I remember the very first time I needed to use my pet first aid kit. I was hoping it had bandaids after I sliced my finger. I took the cellophane off and while I was happy they were there, out of the 100 count pet first aid kit had about 75 of them. I quickly learned that I needed to make sure my kit had the proper items.
This list is my current pet first aid kit:
- Activated charcoal is used to absorb ingested poisons. Any item in my kit that is intended for poisoning will NOT be used unless directed by a veterinarian. Protocols vary and what will help in one instance can cause harm in another.
- Antibiotic cream for wounds. I do not use triple antibiotic as I groom cats. While it is rare, if the cat is allergic to the combination of the three ingredients may cause a fatal reaction.
- Antihistamine and safety pin for minor allergic reactions. I specifically look for diphenhydramine gels with a liquid center. The safety pin is used to puncture the gel cap and squirt the liquid directly onto to the tongue of the pet. It is the fastest way for an anaphylactic pet to absorb the antihistamine. Consult a veterinarian for proper dosing beforehand. Not all pets can safely use antihistamines as it may interfere with other medications and medical conditions.
- Apps for smart phones. I have two that I like. The first is the ASPCA’s Pet Poison app. It’s FREE and will dial the number for the Pet Poison Hotline. As minutes matter in a poisoning, this is invaluable if you cannot reach a local veterinarian for instructions. While the app is free, the phone call to the hotline is not. The second is a veterinarian locator. This is useful if you are either a mobile or house call groomer and need to find the closest veterinarian.
- Baking soda to absorb topical poisons or chemicals.
- Band aids for myself. This is the one item that is replenished on a regular basis.
- Bandanas have multiple uses. They replace triangular bandages and can be used as slings to take the weight off of an injured limb.
- Expired gift cards are always saved. They are a perfect size to cushion pad injuries on larger pets. I place gauze on both sides of the card and securely wrap the cards and gauze to the paw with vet wrap. In addition, the cards can flick out bee stingers. Place the card at the base of the stinger where it meets the skin and lift up and out.
- Eyewash serves double duty. It can be used to flush out both eyes and wounds.
- Gauze comes in three varieties: gauze roll, gauze pads, and nonstick gauze pads. The gauze roll is wider and is good for larger wounds. The nonstick gauze is more expensive, but I will use it as the first pad on the wound and then place the cheaper gauze on top on it. The nonstick gauze will not remove the scab when it is time to replace the bandaging.
- Honey packets for hypoglycemic pets. Stress, seizures, as well as an owner giving a pet too much insulin can result in low blood sugar. This is a serious condition that may result in the death of the pet. Signs include listlessness, staggering, tremors, muscle weakness, and seizures. Do not give the pet honey unless directed by a veterinarian.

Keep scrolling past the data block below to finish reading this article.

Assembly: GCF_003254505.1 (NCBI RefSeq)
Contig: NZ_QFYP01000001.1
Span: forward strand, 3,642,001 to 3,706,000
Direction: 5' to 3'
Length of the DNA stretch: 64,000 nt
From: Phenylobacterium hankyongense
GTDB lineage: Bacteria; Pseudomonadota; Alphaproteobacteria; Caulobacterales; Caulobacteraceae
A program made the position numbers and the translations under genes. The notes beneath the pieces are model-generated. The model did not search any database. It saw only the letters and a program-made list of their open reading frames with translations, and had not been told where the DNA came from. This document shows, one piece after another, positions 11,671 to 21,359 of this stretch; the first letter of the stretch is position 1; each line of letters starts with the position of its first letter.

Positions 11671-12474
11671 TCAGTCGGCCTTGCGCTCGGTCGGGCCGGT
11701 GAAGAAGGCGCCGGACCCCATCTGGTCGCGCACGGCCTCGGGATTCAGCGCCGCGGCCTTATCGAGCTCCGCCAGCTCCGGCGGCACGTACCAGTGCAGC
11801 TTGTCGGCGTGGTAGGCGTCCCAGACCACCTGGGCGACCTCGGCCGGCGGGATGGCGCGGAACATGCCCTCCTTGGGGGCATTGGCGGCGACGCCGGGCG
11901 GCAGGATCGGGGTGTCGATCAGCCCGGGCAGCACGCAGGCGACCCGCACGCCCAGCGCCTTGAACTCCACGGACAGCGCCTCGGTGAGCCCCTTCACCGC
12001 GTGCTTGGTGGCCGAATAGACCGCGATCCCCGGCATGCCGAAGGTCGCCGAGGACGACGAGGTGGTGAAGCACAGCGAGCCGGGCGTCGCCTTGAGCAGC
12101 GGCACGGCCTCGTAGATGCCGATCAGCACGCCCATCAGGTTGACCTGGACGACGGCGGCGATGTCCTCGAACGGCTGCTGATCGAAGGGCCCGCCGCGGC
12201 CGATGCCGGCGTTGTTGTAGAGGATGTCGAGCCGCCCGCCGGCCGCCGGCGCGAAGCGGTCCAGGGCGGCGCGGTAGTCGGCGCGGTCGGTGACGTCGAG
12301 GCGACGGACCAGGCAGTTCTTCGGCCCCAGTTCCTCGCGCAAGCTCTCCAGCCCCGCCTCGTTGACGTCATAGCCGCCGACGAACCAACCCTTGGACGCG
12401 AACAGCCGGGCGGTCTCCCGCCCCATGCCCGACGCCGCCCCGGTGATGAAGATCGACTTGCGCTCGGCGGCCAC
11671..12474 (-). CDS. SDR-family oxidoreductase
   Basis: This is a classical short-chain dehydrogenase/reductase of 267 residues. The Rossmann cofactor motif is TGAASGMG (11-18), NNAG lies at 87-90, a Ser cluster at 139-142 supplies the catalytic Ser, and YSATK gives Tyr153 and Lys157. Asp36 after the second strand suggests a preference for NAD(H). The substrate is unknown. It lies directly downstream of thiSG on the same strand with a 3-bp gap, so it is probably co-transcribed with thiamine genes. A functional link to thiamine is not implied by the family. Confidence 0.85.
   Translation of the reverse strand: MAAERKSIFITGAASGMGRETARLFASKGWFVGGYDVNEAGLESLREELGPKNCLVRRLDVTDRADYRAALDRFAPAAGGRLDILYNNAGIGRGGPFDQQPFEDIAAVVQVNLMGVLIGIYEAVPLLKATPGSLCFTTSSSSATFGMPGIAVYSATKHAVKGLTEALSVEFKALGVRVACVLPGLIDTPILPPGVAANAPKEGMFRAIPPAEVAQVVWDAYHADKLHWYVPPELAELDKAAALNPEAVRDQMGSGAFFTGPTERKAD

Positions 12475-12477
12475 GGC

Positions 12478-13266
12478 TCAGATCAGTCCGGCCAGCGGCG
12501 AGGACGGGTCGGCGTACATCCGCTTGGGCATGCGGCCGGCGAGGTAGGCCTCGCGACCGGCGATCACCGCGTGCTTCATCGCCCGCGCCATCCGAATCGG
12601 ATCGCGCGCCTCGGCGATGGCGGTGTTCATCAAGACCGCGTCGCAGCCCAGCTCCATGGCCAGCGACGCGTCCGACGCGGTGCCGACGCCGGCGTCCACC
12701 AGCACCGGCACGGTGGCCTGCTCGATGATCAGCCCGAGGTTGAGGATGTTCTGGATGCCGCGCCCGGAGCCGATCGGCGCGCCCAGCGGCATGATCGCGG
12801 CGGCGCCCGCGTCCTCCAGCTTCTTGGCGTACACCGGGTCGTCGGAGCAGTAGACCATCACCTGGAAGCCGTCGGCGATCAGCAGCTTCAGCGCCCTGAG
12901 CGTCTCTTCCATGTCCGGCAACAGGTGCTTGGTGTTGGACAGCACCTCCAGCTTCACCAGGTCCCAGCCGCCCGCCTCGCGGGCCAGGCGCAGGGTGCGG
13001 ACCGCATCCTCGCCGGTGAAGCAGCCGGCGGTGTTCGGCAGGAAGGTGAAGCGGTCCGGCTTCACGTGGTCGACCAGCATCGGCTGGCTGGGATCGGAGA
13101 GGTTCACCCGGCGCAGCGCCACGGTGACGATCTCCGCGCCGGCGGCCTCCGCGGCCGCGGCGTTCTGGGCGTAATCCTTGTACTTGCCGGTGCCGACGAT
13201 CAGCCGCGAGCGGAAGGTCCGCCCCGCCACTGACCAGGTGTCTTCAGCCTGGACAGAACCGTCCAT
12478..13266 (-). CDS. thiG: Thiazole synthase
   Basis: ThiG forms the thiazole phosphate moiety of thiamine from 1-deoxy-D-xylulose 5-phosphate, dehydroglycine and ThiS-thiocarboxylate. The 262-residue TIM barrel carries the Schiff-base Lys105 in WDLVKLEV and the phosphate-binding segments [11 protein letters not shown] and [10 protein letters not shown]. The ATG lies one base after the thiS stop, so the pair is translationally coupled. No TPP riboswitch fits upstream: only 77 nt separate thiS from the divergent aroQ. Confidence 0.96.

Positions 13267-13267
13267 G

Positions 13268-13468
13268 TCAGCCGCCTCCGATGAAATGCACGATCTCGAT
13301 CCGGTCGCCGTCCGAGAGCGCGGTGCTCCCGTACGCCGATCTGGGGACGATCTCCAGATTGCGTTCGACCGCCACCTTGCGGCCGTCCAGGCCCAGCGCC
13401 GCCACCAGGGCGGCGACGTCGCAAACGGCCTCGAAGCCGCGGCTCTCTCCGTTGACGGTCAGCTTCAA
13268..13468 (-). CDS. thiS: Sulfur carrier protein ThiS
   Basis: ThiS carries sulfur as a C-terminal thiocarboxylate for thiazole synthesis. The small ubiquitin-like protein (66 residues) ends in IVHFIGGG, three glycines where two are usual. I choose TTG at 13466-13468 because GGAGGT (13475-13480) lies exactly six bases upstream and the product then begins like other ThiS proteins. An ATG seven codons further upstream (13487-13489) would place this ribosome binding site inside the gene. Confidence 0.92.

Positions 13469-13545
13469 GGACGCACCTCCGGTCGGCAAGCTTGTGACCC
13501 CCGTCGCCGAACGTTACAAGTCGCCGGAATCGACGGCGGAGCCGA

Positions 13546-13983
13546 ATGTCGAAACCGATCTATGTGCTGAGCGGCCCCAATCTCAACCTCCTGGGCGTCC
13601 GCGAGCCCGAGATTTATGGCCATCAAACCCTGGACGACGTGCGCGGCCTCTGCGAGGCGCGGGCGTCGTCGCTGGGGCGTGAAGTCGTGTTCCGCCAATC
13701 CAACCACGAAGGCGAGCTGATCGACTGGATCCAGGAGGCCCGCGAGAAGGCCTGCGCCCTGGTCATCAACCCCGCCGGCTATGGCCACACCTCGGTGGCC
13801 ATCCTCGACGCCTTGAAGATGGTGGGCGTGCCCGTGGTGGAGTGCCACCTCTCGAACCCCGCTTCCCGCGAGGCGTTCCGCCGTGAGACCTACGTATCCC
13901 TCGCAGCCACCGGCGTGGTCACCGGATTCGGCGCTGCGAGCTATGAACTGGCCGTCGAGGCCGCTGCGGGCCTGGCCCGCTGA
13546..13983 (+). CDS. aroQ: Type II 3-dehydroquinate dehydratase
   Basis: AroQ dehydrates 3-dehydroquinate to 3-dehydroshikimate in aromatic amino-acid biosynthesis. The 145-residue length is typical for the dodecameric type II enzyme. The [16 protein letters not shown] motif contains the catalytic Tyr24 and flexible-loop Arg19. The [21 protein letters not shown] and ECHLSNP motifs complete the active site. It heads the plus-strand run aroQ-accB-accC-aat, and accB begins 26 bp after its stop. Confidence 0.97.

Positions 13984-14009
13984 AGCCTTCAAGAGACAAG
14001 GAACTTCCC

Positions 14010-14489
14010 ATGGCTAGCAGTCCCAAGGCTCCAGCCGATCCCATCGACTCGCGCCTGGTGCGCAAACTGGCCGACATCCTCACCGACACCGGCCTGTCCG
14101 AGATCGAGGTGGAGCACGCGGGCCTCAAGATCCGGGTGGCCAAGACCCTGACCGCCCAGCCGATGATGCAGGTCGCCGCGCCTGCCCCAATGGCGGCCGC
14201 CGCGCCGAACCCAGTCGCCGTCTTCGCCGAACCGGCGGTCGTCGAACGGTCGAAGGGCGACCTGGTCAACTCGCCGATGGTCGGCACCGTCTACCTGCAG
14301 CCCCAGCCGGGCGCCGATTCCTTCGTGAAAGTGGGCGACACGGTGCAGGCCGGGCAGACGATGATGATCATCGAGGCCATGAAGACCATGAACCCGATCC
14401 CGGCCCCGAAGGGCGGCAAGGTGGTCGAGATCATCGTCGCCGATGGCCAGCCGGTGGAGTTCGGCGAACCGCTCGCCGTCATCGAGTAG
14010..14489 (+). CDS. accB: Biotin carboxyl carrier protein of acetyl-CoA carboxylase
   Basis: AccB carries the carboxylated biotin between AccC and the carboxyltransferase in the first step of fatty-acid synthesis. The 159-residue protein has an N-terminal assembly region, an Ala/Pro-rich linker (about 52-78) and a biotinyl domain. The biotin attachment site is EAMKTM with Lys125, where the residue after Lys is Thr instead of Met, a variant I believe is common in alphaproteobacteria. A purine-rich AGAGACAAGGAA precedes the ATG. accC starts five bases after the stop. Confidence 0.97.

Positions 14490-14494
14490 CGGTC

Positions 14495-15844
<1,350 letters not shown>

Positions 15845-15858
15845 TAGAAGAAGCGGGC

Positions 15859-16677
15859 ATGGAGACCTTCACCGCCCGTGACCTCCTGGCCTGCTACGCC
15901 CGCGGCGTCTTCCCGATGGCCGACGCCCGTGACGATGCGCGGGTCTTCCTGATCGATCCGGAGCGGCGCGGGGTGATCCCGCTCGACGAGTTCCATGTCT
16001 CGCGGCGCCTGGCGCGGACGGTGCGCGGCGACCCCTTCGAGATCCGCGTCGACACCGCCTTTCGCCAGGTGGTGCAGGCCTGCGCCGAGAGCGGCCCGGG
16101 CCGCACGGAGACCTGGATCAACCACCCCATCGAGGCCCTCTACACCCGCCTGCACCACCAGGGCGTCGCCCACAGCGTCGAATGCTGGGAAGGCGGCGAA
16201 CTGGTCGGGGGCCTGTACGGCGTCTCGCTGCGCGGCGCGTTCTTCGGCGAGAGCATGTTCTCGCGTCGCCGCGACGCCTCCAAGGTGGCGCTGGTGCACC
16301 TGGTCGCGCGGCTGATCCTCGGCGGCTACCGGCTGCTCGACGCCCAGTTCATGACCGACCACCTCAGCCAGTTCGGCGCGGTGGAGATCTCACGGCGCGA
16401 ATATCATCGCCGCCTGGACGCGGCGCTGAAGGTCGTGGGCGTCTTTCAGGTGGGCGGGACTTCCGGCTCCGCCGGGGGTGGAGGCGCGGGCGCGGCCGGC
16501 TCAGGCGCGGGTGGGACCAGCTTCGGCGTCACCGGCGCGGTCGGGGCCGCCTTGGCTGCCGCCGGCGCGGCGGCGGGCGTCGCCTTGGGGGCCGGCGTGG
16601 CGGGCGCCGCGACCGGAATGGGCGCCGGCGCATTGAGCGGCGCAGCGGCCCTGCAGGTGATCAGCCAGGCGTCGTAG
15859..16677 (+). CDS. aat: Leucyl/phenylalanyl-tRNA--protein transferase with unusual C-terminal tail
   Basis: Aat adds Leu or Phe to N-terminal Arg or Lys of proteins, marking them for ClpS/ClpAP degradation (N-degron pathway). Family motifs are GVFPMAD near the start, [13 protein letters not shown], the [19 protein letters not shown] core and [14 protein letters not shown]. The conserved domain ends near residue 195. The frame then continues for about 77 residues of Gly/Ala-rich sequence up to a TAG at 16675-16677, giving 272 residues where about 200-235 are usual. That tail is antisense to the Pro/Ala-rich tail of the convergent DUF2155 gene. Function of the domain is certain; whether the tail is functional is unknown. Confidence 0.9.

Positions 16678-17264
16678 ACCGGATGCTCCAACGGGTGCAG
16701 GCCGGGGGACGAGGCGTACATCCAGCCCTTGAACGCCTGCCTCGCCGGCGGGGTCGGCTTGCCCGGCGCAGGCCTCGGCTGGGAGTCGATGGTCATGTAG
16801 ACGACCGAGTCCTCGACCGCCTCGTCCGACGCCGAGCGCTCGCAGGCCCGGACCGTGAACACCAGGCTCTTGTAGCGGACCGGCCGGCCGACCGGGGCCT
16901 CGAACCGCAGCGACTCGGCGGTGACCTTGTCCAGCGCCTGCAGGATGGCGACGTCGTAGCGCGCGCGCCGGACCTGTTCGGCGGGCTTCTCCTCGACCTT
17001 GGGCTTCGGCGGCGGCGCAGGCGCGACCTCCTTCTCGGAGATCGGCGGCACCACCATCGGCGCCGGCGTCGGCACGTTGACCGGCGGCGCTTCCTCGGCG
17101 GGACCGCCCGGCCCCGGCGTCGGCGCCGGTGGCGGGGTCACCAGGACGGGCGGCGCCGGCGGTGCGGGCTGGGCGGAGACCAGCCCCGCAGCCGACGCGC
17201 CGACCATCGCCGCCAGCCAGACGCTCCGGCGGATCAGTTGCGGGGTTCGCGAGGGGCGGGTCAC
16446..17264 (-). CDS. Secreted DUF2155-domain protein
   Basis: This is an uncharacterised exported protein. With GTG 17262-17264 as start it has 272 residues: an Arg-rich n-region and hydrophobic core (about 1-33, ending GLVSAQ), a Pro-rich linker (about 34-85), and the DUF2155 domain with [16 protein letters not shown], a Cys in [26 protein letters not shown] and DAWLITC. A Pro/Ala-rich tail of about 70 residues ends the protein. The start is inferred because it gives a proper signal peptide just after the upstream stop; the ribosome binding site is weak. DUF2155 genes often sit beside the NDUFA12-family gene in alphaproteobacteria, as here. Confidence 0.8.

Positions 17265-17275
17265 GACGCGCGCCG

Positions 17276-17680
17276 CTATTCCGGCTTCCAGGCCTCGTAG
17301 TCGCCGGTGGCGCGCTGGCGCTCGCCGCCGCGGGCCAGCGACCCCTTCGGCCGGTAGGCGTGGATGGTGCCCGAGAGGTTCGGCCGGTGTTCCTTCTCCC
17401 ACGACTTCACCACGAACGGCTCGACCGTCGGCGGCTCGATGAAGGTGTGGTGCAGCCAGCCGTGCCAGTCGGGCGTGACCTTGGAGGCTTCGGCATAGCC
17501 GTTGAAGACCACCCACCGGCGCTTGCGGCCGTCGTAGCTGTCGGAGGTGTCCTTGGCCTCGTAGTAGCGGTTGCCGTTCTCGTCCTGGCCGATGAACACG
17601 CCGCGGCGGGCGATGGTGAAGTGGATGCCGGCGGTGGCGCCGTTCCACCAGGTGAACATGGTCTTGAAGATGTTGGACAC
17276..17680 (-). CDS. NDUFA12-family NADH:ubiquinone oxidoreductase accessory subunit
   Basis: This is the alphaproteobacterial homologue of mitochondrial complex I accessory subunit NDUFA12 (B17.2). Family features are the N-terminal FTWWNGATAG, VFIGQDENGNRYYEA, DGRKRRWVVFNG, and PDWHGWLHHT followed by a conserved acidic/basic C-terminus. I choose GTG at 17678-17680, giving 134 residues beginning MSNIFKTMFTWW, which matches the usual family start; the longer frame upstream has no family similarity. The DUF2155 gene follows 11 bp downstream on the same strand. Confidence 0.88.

- Hydrogen peroxide to induce vomiting in a dog. As this is used for poisoning, consult a veterinarian first. Dosage will vary. Vomiting is not a given for poisoning. If it is caustic, it will burn the throat on its way out. You cannot use hydrogen peroxide to induce vomiting in cats. Cats cannot metabolize hydrogen peroxide.
- Ice will constrict blood flow and slow bleeding. I do not keep ice in my pet first aid kit. If you have a freezer in a shop, then add ice.
- Liquid bandage is an asset if you know how to use it properly. Used incorrectly, it can damage surrounding tissue, as well as trap bacteria in the wound. Your veterinarian can instruct you in proper usage. I do not use superglue. It is not manufactured for medical use and as such, the manufacturer can change ingredients and formulation without consideration for safety on wounds.
- Muzzles are a must. If you need to use your pet first aid kit, this pet is likely in pain. Any pet that is in pain is a bite risk.
- Plastic baggies to collect a vomit or fecal sample. This may be necessary if the pet has been poisoned and you are unsure of what was ingested. When not in use, it can store smaller items for easy accessibility.
- Rubber gloves to protect you from any zoonotic and also to collect vomit or fecal samples.
- Sanitary napkins will absorb blood.
- Squirt bottle to deliver hydrogen peroxide down the throat of a dog.
- Styptic powder for use on nails only. It stings and this pet is already in pain. In addition, styptic powder is not sterile and you may introduce bacteria into the wound. There are newer products on the market that functions as a styptic powder and can be used for wounds as well.
- Tea bags contain tannic acid. It is effective in stopping bleeding. While sugar is effective, I do not recommend it because the pet may be diabetic or pre-diabetic.
- Vet wrap is wonderful. It keeps the wound secure and dry.
- Wound cleanser. You have a couple of options. The first is sterile saline solution, also known as eyewash. The second is a Chlorohexidine based cleanser. This is easy to find. Almost any store that sells first aid items carries it. Do not use alcohol as it stings. Do not use sterile, tap, or bottled water and it disrupts the salt balance of the cells and slows healing.
Many of these items have expiration dates and should be checked periodically.
Mary is a business, wellness, and safety strategist who specializes in the pet industry. She has contributed to the professional pet industry as a consultant, speaker, writer, and progressive leader.
You can contact Mary by dropping a message or email her at Mary@PawsitivelyPretty.com